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Panic Disorder: Therapy That DOESN’T Work

Approximately 6 million individuals experience panic disorder each year. Panic disorder is characterized by recurrent, intense periods of anxiety/panic, which are often unprovoked, or, “out-of-the blue,” and are accompanied by anticipatory anxiety regarding the possibility of future attacks. Panic disorder can be quite debilitating, sometimes accompanied by agoraphobia, or avoidance of pubic places due to fear of being in a setting or situation from which escape or finding help may be difficult.

Before we get to what DOES NOT work, let’s discuss what DOES work. Evidence for effective treatment of panic disorder is very well documented. The data show with great robust that cognitive behavioral therapy (CBT) is effective and is superior to a number of other treatment strategies.

Cognitive behavioral therapy for panic disorder often includes:

1) Psychoeducation – Education regarding the nature and course of the disorder; the autonomic nervous system and the fight-or-flight response; conceptualization of panic as the magnification and misinterpretation of somatic experiences which result in further physiological arousal and panic symptoms; treatment rationale; and, course of treatment.

2) Relaxation training – Learning to engage the relaxation response via training in diaphragmatic breathing; paced breathing; progressive muscle relaxation; or biofeedback.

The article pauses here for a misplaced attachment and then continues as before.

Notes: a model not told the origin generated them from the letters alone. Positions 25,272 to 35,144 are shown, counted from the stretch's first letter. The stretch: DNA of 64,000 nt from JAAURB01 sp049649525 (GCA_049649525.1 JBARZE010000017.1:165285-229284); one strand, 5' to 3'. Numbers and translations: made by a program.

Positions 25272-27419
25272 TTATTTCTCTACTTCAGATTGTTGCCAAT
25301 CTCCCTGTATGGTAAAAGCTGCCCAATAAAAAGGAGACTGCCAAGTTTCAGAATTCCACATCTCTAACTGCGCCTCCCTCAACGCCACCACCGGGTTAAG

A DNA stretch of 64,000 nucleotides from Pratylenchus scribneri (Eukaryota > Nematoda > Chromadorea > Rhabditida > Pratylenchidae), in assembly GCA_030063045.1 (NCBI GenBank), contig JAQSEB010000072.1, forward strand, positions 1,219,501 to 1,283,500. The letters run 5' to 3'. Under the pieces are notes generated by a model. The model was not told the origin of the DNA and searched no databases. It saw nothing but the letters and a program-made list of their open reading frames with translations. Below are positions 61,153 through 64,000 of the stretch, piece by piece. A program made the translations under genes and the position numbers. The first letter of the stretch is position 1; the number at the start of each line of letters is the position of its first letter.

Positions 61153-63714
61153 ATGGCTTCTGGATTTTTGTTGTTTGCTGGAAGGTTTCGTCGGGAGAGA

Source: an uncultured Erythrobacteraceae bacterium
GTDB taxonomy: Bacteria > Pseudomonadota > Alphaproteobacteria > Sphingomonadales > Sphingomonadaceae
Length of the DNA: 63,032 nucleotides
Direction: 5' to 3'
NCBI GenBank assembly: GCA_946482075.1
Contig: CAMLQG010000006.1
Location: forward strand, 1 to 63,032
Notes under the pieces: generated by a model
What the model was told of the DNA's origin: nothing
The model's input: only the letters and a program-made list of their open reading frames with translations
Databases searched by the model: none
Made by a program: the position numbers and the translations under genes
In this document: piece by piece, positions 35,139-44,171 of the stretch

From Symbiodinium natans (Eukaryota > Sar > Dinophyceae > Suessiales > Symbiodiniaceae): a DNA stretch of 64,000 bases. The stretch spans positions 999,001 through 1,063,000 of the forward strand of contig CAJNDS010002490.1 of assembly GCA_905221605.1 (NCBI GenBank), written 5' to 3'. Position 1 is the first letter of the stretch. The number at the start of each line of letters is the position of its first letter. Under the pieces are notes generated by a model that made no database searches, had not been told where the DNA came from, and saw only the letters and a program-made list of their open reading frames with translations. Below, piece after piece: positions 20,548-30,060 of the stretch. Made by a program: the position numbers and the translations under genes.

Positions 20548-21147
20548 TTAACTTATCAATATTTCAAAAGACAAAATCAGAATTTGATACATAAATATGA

3) Cognitive restructuring – Identifying the individual’s cognitive structure/sequence during panic; learning to identify cognitive distortions; challenging cognitive distortions; and restructuring these thoughts to be more realistic, accurate, and helpful.

4) Exposure – Eliciting panic symptoms and utilizing coping skills to reduce symptoms; creating a hierarchy (least anxiety-provoking to most anxiety-provoking) of avoided or distressing situations and exposing the individual to these experiences in a structured, systematic manner, allowing them to utilize their coping skills to minimize anxiety.

The KEY TO EFFECTIVE TREATMENT is creating mastery experiences, “I did it” experiences, in which the individual has a new emotional experience in these previously distressing situations, one of newly perceived control over anxiety.

You may have noticed that I have not mentioned medication yet.  While this is a blog about effective psychotherapy, psychotropic medication is an effective treatment option for many psychiatric disorders.

In the case of panic disorder, CBT has been shown to be as effective, and, in some studies, superior to psychotropic medication. Common medications approved for the treatment of panic disorder include: selective serotonin reuptake inhibitors (SSRIs), tricyclic antidepressants (TCAs), and benzodiadepines, which brings me to what DOES NOT work… actually, more of a caution and highlight of potential for unintentional maintenance of the problem…